For training the network, the data has been separated into 70% training, 20% validation and 10% test. Matrices 12–15 contain the values of the input hidden layer weights ($${\omega }_{ij}$$), output layer weights ($${\omega }_{i}$$), hidden layer threshold parameters ($$\sigma$$) and output layer threshold parameters ($$\sigma ^{\prime}$$). These matrices have been obtained in the training process of the network and are fundamental for a correct prediction of the evaporation time.

$${\upomega }_{{{\text{ij}}}} = \left[ {\begin{array}{*{20}c} { - 0.279} & {0.1721} & {0.3654} \\ {0.4295} & { - 0.5551} & { - 1.5249} \\ { - 0.2749} & {0.1648} & {0.3602} \\ \end{array} } \right]$$
(12)
$${\upomega }_{{\text{i}}} = \left[ {\begin{array}{*{20}c} {0.3913} & { - 0.0049} & { - 1.0907} \\ \end{array} } \right]$$
(13)
$${\upsigma } = \left[ {\begin{array}{*{20}c} { - 1.9907} \\ {3.0613} \\ { - 2.5123} \\ \end{array} } \right]$$
(14)
$${{\sigma^{\prime}}} = \left[ { - 695.3689} \right]$$
(15)

With the obtained network, predictions of evaporation times under conditions different from those of CFD simulations are made. Figure 14 shows the results obtained for 0 °C Fig. 14a, 14 °C Fig. 14b and 35 °C Fig. 14c.

To demonstrate the accuracy of the network the correlation coefficient (R-value) of the predictions in the cases corresponding to the test-set mentioned above is analyzed, as shown in Fig. 15. This coefficient quantifies the relation between the ground-truth values and the predicted values. Therefore, to ensure the accuracy of the predictions this coefficient should be as close to 1 as possible. In this case, R = 0.9997, therefore, the ANN is able to correctly predict the evaporation time.

## Conclusions

In the current work, the dynamics of a single saliva droplet exposed to different characteristics has been studied by means of CFD based numerical simulations. Launch the particle, without velocity, from a height of 1.6 m, average distance from a human mouth, and study in a first case its evaporation time at 0 °C, 14 °C and 35 °C in a relative humidity range of 0% to 80%. The diameter of the particle was 25 µm, 50 µm, 75 µm and 100 µm. Finally, we study the fate of these particles at a temperature of 14 °C and 35 °C and relative humidity that varies from 0 to 80% in a range of 20, with a velocity of 0 m/s, affecting only the gravity and weight of the saline solution droplet. The diameters studied in this case have been from 10 µm to 90 µm in a range of 10.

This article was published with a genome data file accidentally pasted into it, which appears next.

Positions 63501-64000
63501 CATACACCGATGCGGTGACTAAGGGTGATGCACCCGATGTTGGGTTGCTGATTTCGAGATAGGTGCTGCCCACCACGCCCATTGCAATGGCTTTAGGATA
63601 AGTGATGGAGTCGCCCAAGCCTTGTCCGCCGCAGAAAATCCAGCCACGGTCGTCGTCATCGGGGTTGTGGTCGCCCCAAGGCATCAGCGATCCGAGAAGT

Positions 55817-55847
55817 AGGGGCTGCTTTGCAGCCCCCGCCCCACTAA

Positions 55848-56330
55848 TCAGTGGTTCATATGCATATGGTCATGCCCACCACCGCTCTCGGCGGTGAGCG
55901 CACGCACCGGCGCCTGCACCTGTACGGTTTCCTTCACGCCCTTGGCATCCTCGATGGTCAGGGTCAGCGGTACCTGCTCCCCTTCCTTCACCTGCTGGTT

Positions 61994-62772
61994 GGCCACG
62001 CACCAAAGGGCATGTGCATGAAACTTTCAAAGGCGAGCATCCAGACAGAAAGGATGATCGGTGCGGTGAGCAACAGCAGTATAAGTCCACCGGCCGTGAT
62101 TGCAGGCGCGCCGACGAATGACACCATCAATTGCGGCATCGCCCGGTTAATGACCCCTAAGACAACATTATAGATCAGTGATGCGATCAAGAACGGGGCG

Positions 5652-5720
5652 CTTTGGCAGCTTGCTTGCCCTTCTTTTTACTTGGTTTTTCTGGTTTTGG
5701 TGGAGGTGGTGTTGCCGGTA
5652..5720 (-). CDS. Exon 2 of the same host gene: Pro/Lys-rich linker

Note that when a particle moves in an environment with temperature and RH constant, as the diameter increases the evaporation time is greater. It is also observed that by increasing the droplet diameter, the variation in temperature is more noticeable. That is, the difference in evaporation time is greater in a larger particle, once comparing two temperatures, than in a smaller one. Similar effect happens when, instead of increasing the particle diameter, the relative humidity is increased. In contrast, with a constant particle diameter and without variation on the relative humidity, when the ambient temperature is lower, then the evaporation time is larger. On the other hand, when the variable to be altered is the RH, if the value is increased, the evaporation time increases as well. Taking all this into account, we can state that the characteristics of the environment, and more specifically the ambient temperature and relative humidity, are parameters that significantly affect the evaporation process. The evaporation rate of a droplet of pure water consists of a similar evaporation system as a droplet of saline solution. However, a droplet of saliva after the water evaporates, the solid residue is reduced, which remains in the environment with strong contagion capacity. Additionally, we conclude that a larger particle diameter is consequently transported at a greater distance, since the opposite force that affects is the weight and the greater the diameter, the greater the weight.